SANAVA promotes visual arts, develops visual artists and furthers international cooperation in the field of the visual arts Newsletter Nº
July 2018
Avi's notes

July is Madiba Month – and 2018 is Madiba Year. Across the globe, what would have been the iconic leader's 100th birthday was celebrated. From the small fishing village, Paternoster, on South Africa's West Coast and home to probably the smallest branch of SANAVA, where an art route was launched to commemorate Mandela (read paternoster Art Route open), to the eloquent presentation by the USA's former president, Barack Obama in Johannesburg, commemorating our beloved leader.

Read about the Resistance Art exhibition at the Pretoria Art Museum and the iconic Walter Battiss exhibition at the Rupert museum in Stellenbosch, which can still be viewed until August.

We would like to see as many of you as possible at this year's Annual General Meeting at the Arts Association, Pretoria on Saturday, 28 July. There will also be a walkabout by the previous winners of the New Signatures competition, Zyma Amien and Ingrid Bolton, whose exhibition opens the previous evening.

In FOCUS on… art writer Dianne de Beer talks to the architect of the new Javett Arts Centre at the University of Pretoria. The centre's envisaged official opening is in the first half of next year.

Keep warm and nurture the Madiba in you.

Until next time.

Avi Sooful
National President
Paternoster Art Route open

Paternoster's own art route was officially launched recently.

The route is a project of the Paternoster branch of SANAVA.

The eight participating artists and galleries attended the opening, together with some 60 people as part of the countrywide celebrations of Madiba's 100th birthday.

They are At Botha, Fleur Delyse, Magda Art, pb Ceramics, the Stone Fish Studio and Gallery, Uro Erichsen, Wayne and Sandy Attril and Wilko Roon.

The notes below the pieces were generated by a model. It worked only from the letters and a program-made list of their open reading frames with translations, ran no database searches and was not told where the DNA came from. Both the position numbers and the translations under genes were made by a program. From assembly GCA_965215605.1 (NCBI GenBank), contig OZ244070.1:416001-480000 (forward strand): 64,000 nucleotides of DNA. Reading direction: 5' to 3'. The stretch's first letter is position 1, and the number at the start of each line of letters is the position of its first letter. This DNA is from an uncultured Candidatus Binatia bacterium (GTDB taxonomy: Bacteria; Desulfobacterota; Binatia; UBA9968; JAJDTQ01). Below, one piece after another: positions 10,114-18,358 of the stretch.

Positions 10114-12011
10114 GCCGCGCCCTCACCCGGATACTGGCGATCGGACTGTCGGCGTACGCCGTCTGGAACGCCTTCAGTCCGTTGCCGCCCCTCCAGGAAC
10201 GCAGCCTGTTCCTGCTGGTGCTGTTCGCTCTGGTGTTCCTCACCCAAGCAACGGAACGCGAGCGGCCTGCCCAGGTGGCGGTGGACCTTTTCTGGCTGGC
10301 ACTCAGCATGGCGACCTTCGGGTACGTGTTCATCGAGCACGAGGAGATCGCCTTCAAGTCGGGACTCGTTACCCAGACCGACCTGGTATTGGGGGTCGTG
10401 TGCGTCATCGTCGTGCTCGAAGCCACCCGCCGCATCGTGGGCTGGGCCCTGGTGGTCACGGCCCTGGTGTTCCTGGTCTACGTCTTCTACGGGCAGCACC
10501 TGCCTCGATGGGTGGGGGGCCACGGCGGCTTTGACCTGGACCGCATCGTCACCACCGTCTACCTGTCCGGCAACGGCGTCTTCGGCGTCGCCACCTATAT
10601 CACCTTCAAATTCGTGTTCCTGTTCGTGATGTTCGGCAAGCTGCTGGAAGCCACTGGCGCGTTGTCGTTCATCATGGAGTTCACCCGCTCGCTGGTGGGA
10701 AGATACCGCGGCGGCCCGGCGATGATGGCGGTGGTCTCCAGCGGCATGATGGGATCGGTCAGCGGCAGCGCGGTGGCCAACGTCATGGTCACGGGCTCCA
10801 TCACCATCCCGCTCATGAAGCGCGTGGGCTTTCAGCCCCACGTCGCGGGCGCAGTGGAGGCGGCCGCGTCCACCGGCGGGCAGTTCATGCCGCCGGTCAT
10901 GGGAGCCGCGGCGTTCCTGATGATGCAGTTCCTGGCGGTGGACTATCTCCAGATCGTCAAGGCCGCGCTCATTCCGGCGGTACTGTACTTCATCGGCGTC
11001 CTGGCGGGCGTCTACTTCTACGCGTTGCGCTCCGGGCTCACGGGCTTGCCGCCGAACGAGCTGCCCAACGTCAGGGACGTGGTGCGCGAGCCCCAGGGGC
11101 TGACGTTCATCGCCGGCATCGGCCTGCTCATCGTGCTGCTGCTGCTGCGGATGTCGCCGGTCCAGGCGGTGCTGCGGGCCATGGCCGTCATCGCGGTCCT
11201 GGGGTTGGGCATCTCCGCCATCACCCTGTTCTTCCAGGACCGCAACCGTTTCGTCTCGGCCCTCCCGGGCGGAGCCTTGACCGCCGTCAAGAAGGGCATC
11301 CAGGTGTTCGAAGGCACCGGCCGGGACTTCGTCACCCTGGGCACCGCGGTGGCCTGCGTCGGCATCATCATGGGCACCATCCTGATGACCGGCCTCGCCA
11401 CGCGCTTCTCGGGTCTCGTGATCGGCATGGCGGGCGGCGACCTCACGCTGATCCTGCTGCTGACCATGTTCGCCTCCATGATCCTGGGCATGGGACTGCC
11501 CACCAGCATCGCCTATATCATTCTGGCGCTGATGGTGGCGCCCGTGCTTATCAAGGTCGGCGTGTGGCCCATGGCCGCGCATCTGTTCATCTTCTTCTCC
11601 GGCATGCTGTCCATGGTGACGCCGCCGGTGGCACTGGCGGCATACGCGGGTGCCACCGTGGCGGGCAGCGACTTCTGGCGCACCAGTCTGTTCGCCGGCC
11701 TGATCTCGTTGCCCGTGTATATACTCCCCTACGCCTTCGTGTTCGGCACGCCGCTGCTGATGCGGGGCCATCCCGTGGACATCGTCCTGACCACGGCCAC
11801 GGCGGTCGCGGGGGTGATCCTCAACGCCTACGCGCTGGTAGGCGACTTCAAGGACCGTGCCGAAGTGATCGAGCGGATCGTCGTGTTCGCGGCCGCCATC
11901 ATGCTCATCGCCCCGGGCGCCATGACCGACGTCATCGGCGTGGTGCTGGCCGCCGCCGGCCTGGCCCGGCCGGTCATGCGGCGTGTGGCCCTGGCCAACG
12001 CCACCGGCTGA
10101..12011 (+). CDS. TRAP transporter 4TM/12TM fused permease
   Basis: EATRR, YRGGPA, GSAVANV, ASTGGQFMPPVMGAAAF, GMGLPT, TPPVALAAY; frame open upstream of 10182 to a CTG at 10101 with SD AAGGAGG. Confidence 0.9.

"Nelson Mandela, born on 18 July 1918, was undoubtedly laid in the cradle to irrevocably change the future of South Africa," said the acting Mayor of Saldanha Bay, Alderman Elize Steyn.

Steyn, who officially opened the route, said Mandela was during his imprisonment of 27 years probably the world's most famous, but least recognisable political prisoner.

"Then he was probably the world's most photographed man.

"I believe his perseverance, his will to get things done and his absolute belief in the will of people to improve their circumstances was one of his most outstanding features. Without it he would not have been able to accomplish what he had - to lead South Africa to what we all look forward to - a good life for all. One of his best known sayings - things always seem impossible until it's done - is just as true today.

"Madiba will always stay an icon for us," she said.

Afterwards, visitors were taken to the various art galleries on a bakkie (fisherman's speak for a small boat) and tuk-tuk to visit the artists' galleries.

Paternoster's emerging artists, Alviro Kearns, Renaldo Coenraad and Mary-Ji Williams, were rewarded with the first, second and third prizes at the learners' sidewalk drawing competition. Melissa Snyders and Jaheida Kearns walked away with the prizes for the emerging artists.

A brochure about the art route is available at the tourism organisations in town. There is also a Facebook page - Paternoster Art Route.
Hugh Nolutshungu, Untitled, pen and watercolour on paper.
Nelson Mandela's 100th birthday anniversary

Resistance art of the 1960s until the 1980s @ the Pretoria Art Museum

During the 1960s, South Africa saw the emergence of a new type of art, which was particularly influenced by the political climate of the time.

As the repressiveness of the apartheid state increased in the 1970s and 1980s, many artists produced works that reflected the harsh realities of South African life, sometimes obliquely, sometimes head-on. In June 1976, the children of Soweto decided to resist their oppression, but their peaceful protest was met with police gunfire. Riots and unrest in the townships started all over the country. Artists were trapped in a world of violence.